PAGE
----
A chance discovery
By choice, my family and I are having a quiet Christmas – both my wife’s and my own mother having passed away in the past twelve months.
However, it was pleasing to receive a “Have you seen this?” email from my brother yesterday, linking me to a piece by Graham Fraser recently posted upon the BBC Scotland News website. It was about the loss to Scottish rugby of their many internationals who died in World War One.
See here for a link to said article – BBC SCOTLAND NEWS
It is a strange fact of life that – by taking an interest in any aspect of human existence – it is relatively easily to pick up a slight degree of knowledge that serves you well in ways that you had never contemplated.
A schoolmaster friend of mine once told me of how, returning to school one autumn term, he was stunned and alarmed to find the headmaster had assigned him to teach geography to one of the more senior classes, this being a subject of which he possessed only passing and cursory awareness. His protestations that he would be totally out of his depth and incapable of carrying out the task were waved away by the headmaster, who told him “Don’t worry, Simon. As long as you can keep one chapter ahead of them in the text book, you’ll be fine …” and so (I was told) it turned out, albeit that my pal testified to having to be quite nimble on his intellectual feet when fielding polite enquiries from the floor about knowledge he had not yet acquired.
In similar fashion, although sport is not something that I am naturally drawn to, my own Western Front researches have given me a tangential bank of data on notable sportsmen who fought and/or died in WW1.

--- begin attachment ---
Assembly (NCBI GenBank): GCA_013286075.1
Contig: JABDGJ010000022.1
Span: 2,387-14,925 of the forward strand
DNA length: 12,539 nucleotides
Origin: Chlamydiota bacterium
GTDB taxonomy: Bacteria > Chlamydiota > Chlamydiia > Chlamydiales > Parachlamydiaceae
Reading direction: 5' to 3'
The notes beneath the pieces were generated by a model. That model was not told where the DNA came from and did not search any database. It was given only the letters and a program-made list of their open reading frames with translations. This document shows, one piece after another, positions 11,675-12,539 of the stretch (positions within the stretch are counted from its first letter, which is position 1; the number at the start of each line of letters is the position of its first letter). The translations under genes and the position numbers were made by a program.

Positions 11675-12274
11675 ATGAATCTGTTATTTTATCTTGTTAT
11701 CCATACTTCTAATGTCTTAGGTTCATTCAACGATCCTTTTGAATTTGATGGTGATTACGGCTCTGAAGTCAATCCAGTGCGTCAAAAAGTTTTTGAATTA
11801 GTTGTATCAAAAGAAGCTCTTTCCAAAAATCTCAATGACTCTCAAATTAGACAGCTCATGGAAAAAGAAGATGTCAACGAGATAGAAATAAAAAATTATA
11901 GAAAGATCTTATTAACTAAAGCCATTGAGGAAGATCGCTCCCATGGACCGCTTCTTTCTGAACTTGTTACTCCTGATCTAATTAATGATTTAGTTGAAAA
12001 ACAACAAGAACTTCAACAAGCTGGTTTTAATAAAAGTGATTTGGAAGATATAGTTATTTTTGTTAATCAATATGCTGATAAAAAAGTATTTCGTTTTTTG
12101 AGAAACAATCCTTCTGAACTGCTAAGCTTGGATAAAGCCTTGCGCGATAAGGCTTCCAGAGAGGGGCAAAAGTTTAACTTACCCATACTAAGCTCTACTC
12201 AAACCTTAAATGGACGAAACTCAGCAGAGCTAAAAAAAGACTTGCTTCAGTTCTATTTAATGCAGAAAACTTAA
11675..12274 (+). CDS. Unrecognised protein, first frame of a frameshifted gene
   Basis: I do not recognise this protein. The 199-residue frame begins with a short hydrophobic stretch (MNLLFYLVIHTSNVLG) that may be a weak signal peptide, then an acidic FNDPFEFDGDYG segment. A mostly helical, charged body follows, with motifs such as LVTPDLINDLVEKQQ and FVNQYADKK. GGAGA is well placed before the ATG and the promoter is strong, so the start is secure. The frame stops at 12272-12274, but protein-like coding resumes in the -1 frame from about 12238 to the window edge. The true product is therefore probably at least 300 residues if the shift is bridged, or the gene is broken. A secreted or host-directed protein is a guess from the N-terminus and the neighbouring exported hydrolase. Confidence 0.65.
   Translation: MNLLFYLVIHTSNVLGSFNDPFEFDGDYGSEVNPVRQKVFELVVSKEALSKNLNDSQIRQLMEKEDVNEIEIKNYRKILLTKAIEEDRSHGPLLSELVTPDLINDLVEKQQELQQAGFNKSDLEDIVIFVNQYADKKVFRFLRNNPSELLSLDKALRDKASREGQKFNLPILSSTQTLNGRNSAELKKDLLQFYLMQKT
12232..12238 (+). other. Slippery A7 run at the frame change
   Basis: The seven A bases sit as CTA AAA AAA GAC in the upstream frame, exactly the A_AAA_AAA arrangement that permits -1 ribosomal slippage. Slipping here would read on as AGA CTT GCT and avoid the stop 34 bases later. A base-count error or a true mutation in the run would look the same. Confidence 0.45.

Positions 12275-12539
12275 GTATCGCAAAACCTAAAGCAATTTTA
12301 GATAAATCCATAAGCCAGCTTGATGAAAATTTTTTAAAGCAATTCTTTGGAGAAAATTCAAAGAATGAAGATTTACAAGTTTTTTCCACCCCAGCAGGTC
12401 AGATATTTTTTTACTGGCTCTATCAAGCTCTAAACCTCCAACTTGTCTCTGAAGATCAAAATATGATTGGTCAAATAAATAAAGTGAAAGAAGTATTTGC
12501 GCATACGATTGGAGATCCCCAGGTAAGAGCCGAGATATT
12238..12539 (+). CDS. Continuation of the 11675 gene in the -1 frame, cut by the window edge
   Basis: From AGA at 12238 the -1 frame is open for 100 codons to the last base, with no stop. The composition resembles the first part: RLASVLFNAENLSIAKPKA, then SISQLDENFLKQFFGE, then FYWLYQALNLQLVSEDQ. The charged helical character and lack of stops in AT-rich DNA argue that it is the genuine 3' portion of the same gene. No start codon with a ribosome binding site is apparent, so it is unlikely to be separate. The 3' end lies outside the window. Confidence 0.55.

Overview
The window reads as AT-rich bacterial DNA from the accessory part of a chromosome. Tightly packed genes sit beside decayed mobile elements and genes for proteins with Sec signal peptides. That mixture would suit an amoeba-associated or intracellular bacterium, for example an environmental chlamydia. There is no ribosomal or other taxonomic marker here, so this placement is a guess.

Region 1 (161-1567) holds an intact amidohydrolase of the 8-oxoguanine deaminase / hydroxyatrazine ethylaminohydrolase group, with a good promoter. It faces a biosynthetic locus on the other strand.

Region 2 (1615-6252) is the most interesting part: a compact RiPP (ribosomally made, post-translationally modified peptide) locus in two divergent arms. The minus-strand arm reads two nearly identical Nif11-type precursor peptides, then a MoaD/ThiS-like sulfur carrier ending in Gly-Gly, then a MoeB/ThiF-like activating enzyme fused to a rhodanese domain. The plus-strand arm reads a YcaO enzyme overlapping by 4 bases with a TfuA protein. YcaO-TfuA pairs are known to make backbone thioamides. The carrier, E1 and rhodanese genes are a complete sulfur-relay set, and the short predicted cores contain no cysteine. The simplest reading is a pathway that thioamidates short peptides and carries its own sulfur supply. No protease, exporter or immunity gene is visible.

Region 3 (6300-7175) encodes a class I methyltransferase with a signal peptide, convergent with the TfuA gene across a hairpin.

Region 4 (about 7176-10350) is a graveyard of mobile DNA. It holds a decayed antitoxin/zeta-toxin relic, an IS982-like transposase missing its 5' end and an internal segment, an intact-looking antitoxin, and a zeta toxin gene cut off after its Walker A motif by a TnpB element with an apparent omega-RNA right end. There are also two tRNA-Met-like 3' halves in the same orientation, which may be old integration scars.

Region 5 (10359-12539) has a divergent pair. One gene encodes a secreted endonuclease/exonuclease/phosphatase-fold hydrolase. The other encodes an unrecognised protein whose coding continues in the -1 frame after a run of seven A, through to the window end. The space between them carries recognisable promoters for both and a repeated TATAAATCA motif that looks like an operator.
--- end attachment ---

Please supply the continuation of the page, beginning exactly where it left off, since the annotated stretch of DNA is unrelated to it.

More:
Last night, having read the article referred to above, I wrote an email replying to my brother in which I asked him to look carefully at the first ‘rugby action’ photograph featured in it. It is of the Scotland v England match played in March 1914.
Although over the years I have read a fair amount about English cricket, soccer and rugby in Edwardian era – and corresponded with those more expert than me in such matters – I had never seen this photograph before.
I was intrigued by it because the Englishman running with the ball (with the pale striped socks) looks very much like the England winger C.N. Lowe, who became an RFC/RAF fighter pilot and survived the War to play international rugby again. Furthermore, the other England player – who is following up behind – seems to be Ronald Poulton Palmer, the England captain and centre threequarter, who was killed by a sniper in 1915.
My brother wrote back almost immediately saying that, almost certainly, I was correct.
There is well-known photograph of Poulton Palmer in action in the England v France match which took place the following month (the last Northern Hemisphere rugby international before the commencement of WW1) but this photograph from the Scotland game could be a new discovery. It certainly is as far as I am concerned. I shall pursue the matter with rugby experts and report further as my enquiries bear fruit.